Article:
|Monday, 11 August 2003|
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Encouraging local inventors
Many man-made things that we take for granted, have once been just an idea in someone's mind. We go home by car or bus, switch a bulb on, read a newspaper or watch television. We telephone a relative on the other side of the world. We reheat leftover food in the microwave. We cannot imagine a world without these gadgets - but someone invented them first.
We tend to think that everything we want has been invented by now. Far from it. Invention is a constant process. People think of new ideas all the time. Some go ahead and turn them into reality.
The inventions do not necessarily have to be exotic contraptions that take years to master. They can be simple things that make life easier. Take, for example, the stringhopper machine that has just been developed by a Sri Lankan student that takes the chore out of making strings or the safe kerosene bottle lamp developed by a Sri Lankan doctor that has saved many lives over the years.
These inventions might not have the glitz surrounding the latest electronic gadgets from Japan, but they are alluring to the local consumer in their own way. For example, they require no mains power, so any household can use them. Rewarding these individuals for their innovative streak is essential, as is the commercialisation of their inventions. In this context, the presentation of Presidential and National Awards for Inventions is a timely and commendable move.
Their products must be patented locally and at international patent offices, so that no other individual or company can claim to have invented them. Priority should be given to local companies in the case of commercialisation - for example, a local industrial concern well known for its kitchen products is now manufacturing an advanced coconut scraper invented by a student. The same goes for pure research at universities, institutions of higher learning and specialised research institutions. These findings must be copyrighted and published in international journals to thwart any attempt at research piracy.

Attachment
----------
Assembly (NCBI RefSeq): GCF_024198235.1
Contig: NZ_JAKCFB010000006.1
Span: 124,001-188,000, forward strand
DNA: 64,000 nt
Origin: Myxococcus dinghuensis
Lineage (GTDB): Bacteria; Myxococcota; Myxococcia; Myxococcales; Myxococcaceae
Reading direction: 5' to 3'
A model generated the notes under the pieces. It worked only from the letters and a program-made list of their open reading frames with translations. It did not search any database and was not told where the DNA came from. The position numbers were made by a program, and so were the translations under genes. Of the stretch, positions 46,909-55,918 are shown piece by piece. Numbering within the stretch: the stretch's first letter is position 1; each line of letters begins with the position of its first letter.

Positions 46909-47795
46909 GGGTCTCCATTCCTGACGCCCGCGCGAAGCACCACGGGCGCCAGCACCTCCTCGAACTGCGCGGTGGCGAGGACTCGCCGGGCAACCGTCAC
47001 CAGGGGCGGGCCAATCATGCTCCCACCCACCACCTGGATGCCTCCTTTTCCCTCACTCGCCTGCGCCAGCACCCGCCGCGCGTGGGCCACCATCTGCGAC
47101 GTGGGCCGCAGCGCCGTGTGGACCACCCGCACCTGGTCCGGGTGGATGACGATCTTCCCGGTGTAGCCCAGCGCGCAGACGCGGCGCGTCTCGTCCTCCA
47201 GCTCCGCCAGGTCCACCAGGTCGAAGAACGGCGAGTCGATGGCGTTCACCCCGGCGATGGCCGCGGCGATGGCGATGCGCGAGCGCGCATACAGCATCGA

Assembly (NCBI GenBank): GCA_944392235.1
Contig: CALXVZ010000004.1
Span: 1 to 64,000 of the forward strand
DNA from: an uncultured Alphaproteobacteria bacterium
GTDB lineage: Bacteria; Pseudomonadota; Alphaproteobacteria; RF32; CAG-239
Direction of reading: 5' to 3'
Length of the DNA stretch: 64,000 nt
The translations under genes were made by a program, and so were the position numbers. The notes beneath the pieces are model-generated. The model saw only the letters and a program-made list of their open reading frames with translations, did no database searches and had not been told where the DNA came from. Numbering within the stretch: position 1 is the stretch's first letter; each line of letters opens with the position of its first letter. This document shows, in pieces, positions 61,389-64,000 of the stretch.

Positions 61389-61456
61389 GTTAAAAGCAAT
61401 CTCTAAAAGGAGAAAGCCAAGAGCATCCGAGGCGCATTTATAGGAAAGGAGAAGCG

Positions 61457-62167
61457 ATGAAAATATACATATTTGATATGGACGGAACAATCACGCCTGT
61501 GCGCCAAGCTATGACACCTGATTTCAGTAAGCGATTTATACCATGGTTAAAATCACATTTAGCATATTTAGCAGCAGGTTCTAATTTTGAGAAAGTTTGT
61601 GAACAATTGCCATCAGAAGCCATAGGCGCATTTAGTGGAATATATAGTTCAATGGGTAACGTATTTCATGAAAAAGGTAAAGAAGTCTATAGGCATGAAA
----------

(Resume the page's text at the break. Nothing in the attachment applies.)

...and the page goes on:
Government agencies must play a pivotal role in encouraging and where possible, funding inventors to realise their full potential. Institutions such as the Science and Technology Ministry, Industrial Development Board, Industrial Technology Institute and the Sri Lanka Standards Institution should formulate plans to support inventors and bring their inventions into the mainstream. Some inventors would also be able to begin self-employment ventures with proper financial and expert backing.
All these will be in vain if the society itself does not embrace locally invented products. Unfortunately, most Sri Lankans believe that foreign products are always superior to local ones. Thus they pay far more for a foreign product, be it butter or a refrigerator or anything in between, simply because it is made in a country other than Sri Lanka. This attitude must be changed by introducing quality 'Made in Sri Lanka' goods that are on par with foreign ones.
This is especially important, because protectionism is out of the question in an open economic scenario. We cannot stop foreign goods coming in, but we can make our products better.
We should not be content with turning out local products that fare well only in the home market. Inventors and government agencies must explore the possibility of finding overseas markets for innovative Sri Lankan products through trade fairs and other such opportunities. South Asia is an ideal test market for some of our local products and the rest of the world is not that far away.
Produced by Lake House